Blackleg metabolites do not add risk to canola products for export

November 13, 2015

KEY PRACTICE: L. maculans, the fungal pathogen that causes blackleg in canola, can produce a mycotoxin called sirodesmin PL, but this study found none of it in Alberta
canola samples.

PROJECT TITLE, LEAD RESEARCHER: “Evaluation of the toxicity of the secondary metabolites produced by Leptosphaeria maculans,” 2012-14, Xiujie (Susie) Li, Alberta Innovates — Technology Futures


Some strains of Leptosphaeria maculans, the fungal pathogen that causes blackleg in canola, produce the secondary metabolite sirodesmin PL. This metabolite is structurally related to gliotoxin, a mycotoxin (fungal toxin) that is a concern to the health of humans and farm animals. However, this study found no presence of sirodesmin PL in the end products of canola grown in Western Canada.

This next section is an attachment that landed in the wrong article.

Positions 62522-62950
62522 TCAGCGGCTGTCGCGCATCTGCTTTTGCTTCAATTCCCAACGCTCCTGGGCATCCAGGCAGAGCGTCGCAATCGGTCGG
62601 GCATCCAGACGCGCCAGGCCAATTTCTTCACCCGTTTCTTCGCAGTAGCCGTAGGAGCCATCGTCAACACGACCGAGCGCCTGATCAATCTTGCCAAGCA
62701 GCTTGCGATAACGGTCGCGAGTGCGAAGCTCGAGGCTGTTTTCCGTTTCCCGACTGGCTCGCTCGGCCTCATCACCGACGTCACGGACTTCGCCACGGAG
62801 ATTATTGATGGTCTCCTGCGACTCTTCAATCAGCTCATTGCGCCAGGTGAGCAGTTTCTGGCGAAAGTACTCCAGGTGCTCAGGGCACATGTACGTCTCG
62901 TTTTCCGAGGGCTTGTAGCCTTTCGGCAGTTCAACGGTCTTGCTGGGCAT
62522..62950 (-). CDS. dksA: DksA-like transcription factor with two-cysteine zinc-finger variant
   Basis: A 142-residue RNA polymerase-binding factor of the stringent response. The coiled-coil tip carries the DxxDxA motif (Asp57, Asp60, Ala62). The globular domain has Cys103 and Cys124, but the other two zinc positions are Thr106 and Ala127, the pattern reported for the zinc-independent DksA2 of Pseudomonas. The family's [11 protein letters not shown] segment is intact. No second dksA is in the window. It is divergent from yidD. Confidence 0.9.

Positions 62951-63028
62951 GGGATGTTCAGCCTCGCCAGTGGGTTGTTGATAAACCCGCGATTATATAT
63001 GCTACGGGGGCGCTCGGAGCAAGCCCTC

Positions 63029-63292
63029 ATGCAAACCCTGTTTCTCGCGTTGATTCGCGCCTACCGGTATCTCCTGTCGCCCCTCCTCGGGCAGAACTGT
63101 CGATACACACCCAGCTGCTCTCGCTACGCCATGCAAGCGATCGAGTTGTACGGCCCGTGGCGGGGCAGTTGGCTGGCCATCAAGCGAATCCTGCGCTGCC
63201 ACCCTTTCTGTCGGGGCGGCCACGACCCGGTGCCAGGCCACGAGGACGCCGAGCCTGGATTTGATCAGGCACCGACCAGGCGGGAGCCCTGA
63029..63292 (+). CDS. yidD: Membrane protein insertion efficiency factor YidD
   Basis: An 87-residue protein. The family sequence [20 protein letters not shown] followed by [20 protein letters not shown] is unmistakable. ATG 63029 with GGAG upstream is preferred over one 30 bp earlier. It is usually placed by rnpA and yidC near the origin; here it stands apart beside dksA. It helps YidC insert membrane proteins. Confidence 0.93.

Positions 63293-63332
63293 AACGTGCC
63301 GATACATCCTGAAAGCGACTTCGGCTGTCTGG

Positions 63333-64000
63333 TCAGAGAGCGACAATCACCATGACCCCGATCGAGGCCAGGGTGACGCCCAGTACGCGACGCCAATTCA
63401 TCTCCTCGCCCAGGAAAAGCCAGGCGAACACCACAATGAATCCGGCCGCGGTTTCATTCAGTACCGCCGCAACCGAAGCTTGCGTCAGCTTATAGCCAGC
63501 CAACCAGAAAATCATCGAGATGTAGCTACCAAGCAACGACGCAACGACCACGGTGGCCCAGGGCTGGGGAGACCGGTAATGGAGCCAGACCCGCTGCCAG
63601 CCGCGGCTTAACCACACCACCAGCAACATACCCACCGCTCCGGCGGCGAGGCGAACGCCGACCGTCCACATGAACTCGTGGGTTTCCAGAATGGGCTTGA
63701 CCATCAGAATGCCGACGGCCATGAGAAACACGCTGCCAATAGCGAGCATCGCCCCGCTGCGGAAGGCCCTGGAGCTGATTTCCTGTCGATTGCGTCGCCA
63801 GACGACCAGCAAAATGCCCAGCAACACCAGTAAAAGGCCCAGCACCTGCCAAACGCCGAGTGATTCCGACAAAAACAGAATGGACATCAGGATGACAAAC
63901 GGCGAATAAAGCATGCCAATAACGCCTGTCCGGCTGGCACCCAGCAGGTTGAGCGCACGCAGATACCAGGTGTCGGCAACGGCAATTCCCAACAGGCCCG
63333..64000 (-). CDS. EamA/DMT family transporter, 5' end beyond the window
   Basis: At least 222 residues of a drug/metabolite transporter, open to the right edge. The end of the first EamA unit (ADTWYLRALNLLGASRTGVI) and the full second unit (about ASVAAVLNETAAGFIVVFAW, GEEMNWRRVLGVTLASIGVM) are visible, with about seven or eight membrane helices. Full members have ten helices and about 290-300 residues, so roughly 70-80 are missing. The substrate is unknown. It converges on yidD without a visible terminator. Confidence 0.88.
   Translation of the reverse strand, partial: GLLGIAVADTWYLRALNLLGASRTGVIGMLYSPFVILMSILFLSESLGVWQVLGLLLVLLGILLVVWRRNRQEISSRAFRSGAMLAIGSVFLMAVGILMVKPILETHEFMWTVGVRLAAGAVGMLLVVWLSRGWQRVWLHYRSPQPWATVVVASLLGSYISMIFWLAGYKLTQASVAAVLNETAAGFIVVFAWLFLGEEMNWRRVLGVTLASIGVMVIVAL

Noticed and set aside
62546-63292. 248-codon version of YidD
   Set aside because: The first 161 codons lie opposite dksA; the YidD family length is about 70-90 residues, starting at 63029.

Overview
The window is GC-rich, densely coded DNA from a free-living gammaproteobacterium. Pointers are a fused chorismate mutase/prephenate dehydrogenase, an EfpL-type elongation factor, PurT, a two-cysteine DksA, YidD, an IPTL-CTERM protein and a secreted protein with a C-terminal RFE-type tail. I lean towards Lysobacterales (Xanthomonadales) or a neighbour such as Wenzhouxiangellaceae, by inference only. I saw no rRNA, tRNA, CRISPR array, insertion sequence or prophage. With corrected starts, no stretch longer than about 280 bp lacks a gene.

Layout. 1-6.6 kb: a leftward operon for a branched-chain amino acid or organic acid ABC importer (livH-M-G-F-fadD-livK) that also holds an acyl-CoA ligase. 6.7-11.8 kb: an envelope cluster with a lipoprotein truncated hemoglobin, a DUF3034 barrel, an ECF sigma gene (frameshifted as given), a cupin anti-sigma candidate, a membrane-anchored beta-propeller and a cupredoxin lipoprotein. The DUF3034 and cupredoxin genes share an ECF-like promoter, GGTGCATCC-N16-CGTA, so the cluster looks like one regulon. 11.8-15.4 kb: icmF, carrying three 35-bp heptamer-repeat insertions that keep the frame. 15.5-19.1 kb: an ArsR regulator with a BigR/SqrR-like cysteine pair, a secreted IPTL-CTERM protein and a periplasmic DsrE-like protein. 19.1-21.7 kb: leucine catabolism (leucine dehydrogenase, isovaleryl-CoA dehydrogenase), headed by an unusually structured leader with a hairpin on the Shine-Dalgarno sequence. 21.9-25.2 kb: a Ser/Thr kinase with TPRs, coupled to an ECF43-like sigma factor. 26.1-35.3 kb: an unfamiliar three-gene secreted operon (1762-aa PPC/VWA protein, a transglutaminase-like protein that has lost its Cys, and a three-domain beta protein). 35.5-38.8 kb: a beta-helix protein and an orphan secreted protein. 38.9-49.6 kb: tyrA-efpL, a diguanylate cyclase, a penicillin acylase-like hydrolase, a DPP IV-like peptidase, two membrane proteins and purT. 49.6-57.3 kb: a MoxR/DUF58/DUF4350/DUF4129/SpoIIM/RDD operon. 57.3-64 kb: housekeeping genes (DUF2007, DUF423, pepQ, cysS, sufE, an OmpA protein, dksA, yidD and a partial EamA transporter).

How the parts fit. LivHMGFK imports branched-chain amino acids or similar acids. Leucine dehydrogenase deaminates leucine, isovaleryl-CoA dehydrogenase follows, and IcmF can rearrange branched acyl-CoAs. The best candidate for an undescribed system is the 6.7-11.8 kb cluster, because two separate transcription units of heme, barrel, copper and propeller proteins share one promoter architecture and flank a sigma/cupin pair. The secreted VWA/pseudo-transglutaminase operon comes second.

This two-year study under the Agriculture Funding Consortium, led by Xiujie (Susie) Li of Alberta Innovates, is the first to report on the toxicity of sirodesmin PL to animals and humans, and any levels to be found in canola. Although sirodesmin PL was found to have a toxicity comparable to that of gliotoxin, no sirodesmin PL was found in any of the canola seed, oil, and meal products in this study. This includes seed from tested fields, even where L. maculans contamination levels were very high.

Open the PDF to read the entire research summary from the 2015 Science Issue of Canola Digest

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